Week 6 – Perception & Attention

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* in-class lab #3

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One thought on “Week 6 – Perception & Attention

  1. hsssajx 03/05/2013 at 6:05 PM Reply

    Comments on Cleveland and McGill, 1984:
    This work is about how to improve the visualization of quantitative data through human graphical perception. The author shows how elementary perceptual tasks that are used to extract the quantitative information on a variety of common graph forms and designs an experiment to rank the relative accuracy levels of different elements used in different visualization strategies.
    Sample distribution function plots, bar charts, pie charts, divided bar charts, statistical maps with shading, curve-difference charts, Cartesian graphs, triple scatter plots, volume charts and juxtaposed Cartesian Graphs are the ten ways that graphically visualize data. In accordance to the studies about accuracy of extraction in previous studies, the author ranks the accuracy from most to least as follows: position along common or nonaligned scales, length judgments, area judgment, volume judgment, shading and color saturation judgment. Power law in visual perception, Weber’s Law and many results from other famous psycho-physical experiments have been quoted to support the ranking above and also the following two experiments’ design in the measurement of accuracy. With the previous rank as assumption, the author conducts a position-length experiment and a position-angle experiment that ask subjects to quickly indicate which and what percentage of the two segments is smaller in bar charts or pie charts. The results suggest that: a grouped dot chart is preferred than a group bar chart; curve-difference charts could show differences more directly, framed-rectangle charts should be a good replacement for statistical maps with shading, etc.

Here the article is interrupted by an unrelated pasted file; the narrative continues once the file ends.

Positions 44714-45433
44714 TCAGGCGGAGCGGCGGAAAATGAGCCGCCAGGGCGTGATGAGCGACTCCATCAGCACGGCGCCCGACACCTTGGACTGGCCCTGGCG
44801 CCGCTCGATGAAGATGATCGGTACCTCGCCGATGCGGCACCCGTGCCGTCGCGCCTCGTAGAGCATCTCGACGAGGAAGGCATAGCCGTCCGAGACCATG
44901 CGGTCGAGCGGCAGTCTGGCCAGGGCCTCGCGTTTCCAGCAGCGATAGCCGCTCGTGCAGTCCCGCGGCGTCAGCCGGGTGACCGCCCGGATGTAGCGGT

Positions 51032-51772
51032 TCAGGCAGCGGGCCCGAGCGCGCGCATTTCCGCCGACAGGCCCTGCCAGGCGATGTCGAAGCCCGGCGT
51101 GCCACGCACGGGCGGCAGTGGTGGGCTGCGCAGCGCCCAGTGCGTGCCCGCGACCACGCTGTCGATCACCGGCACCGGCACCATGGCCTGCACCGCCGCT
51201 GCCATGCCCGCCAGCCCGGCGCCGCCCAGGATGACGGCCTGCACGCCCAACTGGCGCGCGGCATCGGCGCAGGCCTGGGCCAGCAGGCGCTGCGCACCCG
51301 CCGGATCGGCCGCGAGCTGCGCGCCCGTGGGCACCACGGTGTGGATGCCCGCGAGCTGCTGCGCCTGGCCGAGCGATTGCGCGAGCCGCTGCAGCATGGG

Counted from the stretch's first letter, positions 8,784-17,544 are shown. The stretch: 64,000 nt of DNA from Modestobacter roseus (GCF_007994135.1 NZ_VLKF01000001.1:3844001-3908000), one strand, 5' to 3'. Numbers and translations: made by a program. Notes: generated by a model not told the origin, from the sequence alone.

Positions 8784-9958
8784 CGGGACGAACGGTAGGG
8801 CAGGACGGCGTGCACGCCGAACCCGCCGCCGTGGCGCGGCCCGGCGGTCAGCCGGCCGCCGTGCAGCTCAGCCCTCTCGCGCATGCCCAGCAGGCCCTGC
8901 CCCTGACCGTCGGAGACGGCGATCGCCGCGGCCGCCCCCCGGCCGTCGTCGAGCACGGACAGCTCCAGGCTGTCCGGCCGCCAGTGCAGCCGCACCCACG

Although elementary perception task could give very concise comparison between the human’s perceptions on different graphical elements, human perception does not mean viewers split those basic elements like shape, position or angle before they make judgment about the whole graph. As more complicated combinations of elements occur, we cannot easily conclude that the most easily perceived elements’ combination also forms a best one. Moreover, this kind of perception studies could not provide researchers with guideline to construct a graph, not only because human’s reaction in experiment could be quite different from their usual ways, but also because the comparisons in those experiments are not based on the variation of difference kinds of data. That is to say, elementary perceptual studies could only tell you what might be better to be used rather than should be used.

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